Wednesday, 26 July, 2017

'Carlos the Jackal' on trial for 1974 Paris grenade bombing

Ramírez Sánchez also known as Carlos the Jackal Ramírez Sánchez also known as Carlos the JackalReuters
Edmund Wade | 14 March, 2017, 00:35

Georges Holleaux, a lawyer representing the two widows of the men killed and 16 other people affected by the attacks, said before the trial that his clients relished the chance of seeing Carlos face justice.

"The victims have been waiting so long for Carlos to be judged and convicted".

Carlos, whose real name is Ilich Ramirez Sanchez, is at present serving two life sentences for his role in a series of bombing between 1982-83, which killed 11 people, and for killing two French police agents and a Lebanese informant in 1975, it was reported. If convicted in this French trial of first degree murder charges, he could get a third life sentence.

"What exactly is the point of having a trial so long after the events?" she asked.

The grenade attack case was initially dismissed due to lack of evidence, but was later reopened following his 1994 arrest in the Sudanese capital of Khartoum.

The Jackal became one of the world's most wanted fugitives after an operation in which he took OPEC oil ministers hostage in the name of the Palestinian struggle.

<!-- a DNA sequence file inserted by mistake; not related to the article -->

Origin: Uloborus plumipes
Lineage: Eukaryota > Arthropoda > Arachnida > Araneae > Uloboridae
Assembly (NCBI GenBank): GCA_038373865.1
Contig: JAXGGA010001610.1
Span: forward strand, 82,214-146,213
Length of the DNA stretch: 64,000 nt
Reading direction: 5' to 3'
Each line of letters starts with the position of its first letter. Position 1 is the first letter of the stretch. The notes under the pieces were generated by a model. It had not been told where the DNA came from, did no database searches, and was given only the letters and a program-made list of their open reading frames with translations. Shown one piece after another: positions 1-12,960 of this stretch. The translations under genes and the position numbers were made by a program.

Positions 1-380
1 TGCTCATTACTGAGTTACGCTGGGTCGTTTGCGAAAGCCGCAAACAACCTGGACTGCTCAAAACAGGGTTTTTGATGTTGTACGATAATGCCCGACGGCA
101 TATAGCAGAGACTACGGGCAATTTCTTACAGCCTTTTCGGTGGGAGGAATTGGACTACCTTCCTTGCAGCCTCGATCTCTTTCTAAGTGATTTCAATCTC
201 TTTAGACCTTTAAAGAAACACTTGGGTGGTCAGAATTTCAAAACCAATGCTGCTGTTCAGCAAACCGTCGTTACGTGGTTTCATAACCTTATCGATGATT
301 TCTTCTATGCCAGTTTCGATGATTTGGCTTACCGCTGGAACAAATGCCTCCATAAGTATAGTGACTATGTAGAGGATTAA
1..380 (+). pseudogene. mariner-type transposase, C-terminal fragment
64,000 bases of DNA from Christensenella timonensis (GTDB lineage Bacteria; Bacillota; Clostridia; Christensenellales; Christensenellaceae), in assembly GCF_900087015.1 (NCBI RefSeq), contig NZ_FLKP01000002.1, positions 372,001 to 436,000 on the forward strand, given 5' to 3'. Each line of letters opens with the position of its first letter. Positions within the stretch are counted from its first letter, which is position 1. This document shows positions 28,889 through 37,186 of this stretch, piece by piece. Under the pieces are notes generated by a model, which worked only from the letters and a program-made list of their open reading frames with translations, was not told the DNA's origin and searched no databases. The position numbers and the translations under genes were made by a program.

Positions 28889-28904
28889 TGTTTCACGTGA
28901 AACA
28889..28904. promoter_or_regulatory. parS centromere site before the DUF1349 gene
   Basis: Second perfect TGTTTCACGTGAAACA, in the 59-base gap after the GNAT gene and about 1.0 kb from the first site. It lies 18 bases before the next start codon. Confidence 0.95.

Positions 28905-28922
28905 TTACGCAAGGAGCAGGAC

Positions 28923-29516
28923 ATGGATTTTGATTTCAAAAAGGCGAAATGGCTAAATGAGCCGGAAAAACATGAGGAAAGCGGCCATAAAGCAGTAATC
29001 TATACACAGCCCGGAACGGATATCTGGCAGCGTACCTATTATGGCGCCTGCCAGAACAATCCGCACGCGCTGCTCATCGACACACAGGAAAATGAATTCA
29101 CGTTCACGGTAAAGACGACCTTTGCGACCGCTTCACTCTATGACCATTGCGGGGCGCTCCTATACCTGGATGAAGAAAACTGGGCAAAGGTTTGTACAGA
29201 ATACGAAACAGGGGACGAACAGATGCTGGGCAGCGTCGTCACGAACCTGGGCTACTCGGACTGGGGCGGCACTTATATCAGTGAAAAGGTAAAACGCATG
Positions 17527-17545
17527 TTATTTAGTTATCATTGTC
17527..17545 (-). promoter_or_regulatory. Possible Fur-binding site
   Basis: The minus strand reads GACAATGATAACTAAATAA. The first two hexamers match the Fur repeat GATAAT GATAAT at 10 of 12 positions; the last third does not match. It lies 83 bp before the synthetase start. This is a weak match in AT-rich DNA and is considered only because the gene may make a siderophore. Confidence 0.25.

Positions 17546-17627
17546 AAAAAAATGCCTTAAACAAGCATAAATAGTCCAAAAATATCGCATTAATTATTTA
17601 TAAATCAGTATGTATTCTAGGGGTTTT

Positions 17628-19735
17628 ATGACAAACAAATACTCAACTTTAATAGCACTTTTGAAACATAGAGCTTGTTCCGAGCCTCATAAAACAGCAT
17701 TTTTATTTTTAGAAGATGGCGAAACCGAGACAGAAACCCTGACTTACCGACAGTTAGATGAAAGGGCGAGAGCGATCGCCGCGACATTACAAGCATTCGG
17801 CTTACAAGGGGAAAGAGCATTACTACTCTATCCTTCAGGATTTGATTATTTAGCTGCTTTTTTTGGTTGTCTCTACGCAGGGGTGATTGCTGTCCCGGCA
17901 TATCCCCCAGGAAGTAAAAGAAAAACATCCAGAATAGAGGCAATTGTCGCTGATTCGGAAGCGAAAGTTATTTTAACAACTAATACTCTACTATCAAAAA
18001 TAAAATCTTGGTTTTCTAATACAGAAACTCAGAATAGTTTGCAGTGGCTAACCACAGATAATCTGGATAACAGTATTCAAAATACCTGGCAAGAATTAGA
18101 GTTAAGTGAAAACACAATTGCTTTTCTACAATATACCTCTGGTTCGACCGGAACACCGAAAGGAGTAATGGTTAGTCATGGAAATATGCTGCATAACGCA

With attention in France now focused on the threat of Islamist attacks, "the trial in Paris will reach back to a time when Europe was repeatedly targeted by ruthless groups sympathetic to the Palestinian cause", says The Guardian.

The prosecution maintain that the grenade attack was linked to a larger plot, which included a hostage situation at the French embassy in The Hague on September 13, 1974. "Their wounds have never healed".

The U.S. -made hand grenade used in the Publicis attack came from the same batch as three grenades used in The Hague attack and another grenade found in a Paris apartment used by Ramirez, they say.

Ramirez Sanchez has pleaded he is innocent and denied involvement, but an Arab language news magazine published a 1979 interview with a man it identified as Ramirez Sanchez who claimed responsibility for the attack.

One was also found at the Paris home of Carlos's mistress.

At the time of the attack, Ramirez Sanchez was 24 years old and had already joined the organisation Popular Front for the Liberation of Palestine, but had not yet achieved worldwide notoriety.

In his latest trial, which began in a Paris court on Monday, he faces charges including murder over the September 15, 1974 grenade attack on the Publicis drugstore in central Paris, which also injured 34.

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